Meeting with Rob Papp and Geoff Petersen the other night encouraged me to start thinking long and hard about what we should do.  Ron came up with the idea of putting out a Survey Monkey and ask the membership some open-ended questions so that they can get excited about participating.  Although I agree in principle with the idea, I think the questions should be less open ended and more direct in their nature instead.  Why you ask?  Because of the nature of our demographic.  I strongly believe that we have a bunch of fence sitters in our midst. They are ever ready to sit and complain about things and proffer reasons for not doing anything. Asking them open ended questions will only encourage them to continue to sit on that fence and the result is even more apathy.  Most of them wouldn’t take the time to respond and the survey would be useless.  Believe it or not, the ham radio community, based on the notion that we are communicators are non-communicative except to pass their reports and biographical information amongst each other and talking about the weather.  Rag chewing is not their strong suit.  Taking the initiative on any issue, unless it is to tell us it isn’t viable, is another thing completely foreign to them.  So, what do we do then?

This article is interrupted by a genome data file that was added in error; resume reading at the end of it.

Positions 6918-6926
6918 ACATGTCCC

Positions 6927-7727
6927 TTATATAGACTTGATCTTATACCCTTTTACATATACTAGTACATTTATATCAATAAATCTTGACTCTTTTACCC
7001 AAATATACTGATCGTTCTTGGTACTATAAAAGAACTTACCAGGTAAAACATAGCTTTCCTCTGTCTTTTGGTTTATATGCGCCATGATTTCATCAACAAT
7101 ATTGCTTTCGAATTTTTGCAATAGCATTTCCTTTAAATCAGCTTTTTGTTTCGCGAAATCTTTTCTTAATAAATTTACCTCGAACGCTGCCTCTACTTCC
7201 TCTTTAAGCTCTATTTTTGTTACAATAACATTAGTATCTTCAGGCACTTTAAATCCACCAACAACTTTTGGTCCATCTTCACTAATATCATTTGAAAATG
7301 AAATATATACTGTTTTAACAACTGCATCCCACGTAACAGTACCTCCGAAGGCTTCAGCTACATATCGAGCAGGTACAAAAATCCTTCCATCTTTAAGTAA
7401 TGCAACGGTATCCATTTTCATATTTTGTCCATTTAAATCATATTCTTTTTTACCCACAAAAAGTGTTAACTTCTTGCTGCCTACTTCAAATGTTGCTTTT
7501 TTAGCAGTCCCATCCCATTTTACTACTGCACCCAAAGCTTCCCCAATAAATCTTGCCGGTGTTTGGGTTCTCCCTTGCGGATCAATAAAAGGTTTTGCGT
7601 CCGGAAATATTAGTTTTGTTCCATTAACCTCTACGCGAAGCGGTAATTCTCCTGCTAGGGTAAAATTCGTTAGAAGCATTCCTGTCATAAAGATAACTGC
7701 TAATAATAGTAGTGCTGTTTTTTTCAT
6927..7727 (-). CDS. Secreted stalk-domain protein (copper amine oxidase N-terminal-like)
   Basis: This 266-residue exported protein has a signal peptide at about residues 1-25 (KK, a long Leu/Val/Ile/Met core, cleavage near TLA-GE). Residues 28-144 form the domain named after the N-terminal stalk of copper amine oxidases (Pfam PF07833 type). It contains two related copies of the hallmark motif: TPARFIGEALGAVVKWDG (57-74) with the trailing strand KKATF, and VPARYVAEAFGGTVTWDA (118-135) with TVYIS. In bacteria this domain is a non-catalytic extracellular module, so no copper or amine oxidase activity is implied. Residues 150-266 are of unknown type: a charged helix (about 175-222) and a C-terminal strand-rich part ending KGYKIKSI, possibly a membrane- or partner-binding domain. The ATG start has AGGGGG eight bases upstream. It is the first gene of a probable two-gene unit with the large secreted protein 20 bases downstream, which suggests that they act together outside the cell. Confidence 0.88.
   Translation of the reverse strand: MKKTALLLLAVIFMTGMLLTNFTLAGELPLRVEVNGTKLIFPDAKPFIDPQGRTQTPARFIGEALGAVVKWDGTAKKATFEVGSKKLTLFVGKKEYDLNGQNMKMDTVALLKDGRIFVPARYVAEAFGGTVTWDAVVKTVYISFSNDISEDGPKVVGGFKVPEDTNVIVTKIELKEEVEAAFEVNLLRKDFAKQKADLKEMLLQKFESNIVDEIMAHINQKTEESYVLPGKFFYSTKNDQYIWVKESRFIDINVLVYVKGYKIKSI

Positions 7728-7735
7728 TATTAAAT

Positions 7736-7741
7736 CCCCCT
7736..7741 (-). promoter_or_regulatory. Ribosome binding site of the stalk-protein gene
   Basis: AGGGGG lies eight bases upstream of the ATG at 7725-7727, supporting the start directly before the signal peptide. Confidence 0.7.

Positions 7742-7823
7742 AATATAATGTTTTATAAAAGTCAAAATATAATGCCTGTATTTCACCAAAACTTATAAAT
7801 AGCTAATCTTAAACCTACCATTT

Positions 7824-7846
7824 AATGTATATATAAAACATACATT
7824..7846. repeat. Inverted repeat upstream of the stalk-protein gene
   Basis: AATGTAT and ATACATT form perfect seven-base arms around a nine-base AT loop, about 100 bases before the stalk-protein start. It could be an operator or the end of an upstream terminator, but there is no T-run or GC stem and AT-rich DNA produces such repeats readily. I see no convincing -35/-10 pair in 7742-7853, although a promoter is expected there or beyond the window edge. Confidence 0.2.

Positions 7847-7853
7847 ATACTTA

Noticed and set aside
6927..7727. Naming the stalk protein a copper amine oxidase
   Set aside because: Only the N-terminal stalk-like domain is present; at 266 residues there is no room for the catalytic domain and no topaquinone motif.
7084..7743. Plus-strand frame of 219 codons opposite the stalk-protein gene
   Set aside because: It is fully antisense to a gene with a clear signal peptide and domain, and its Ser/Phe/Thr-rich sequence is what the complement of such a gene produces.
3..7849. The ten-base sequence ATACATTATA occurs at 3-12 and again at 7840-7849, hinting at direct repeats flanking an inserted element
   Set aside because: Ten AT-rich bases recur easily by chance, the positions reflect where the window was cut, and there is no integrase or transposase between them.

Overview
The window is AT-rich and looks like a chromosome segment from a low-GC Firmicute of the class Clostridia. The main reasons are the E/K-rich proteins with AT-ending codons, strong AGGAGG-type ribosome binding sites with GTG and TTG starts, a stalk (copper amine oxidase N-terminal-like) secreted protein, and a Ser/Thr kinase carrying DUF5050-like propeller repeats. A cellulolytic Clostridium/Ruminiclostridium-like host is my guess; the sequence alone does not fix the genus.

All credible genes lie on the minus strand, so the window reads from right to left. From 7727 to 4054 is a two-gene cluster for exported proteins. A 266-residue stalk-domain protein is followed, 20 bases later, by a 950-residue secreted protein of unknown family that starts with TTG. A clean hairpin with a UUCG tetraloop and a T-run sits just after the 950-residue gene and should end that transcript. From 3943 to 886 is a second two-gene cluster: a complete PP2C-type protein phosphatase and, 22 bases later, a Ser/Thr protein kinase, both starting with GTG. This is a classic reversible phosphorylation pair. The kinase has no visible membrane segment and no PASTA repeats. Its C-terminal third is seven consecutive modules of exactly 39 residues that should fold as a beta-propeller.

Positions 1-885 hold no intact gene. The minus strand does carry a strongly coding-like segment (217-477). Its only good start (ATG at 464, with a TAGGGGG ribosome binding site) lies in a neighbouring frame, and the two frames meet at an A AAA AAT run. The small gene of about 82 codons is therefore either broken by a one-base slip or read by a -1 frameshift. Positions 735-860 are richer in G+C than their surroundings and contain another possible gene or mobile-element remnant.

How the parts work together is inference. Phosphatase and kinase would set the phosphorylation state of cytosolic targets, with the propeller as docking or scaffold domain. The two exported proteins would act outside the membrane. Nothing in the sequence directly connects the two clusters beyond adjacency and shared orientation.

Finding the hot button that’s required to make someone want to get involved is key to the type of questions we want to ask.  For instance, instead of asking what kind of activities they want to get involved with, ask them to get involved with an activity instead.  I.e. “Are you interested in coming out to Tom’s place to discuss integrating transceivers with SDR software?”  How boring?  The invitation is nebulous and uninviting because it doesn’t tell you anything.  How about, “Tom is holding a workshop on integrating transceivers with an SDR to give you that band-scope that you always wished you had.  We’re holding it on Saturday from 9:00 to 2:00 pm.  Are you coming? Yes/No”.  A bit more interesting?  It also provides a call to action that most importantly encourages people to make a decision.  This maybe a poor example, but you get the idea.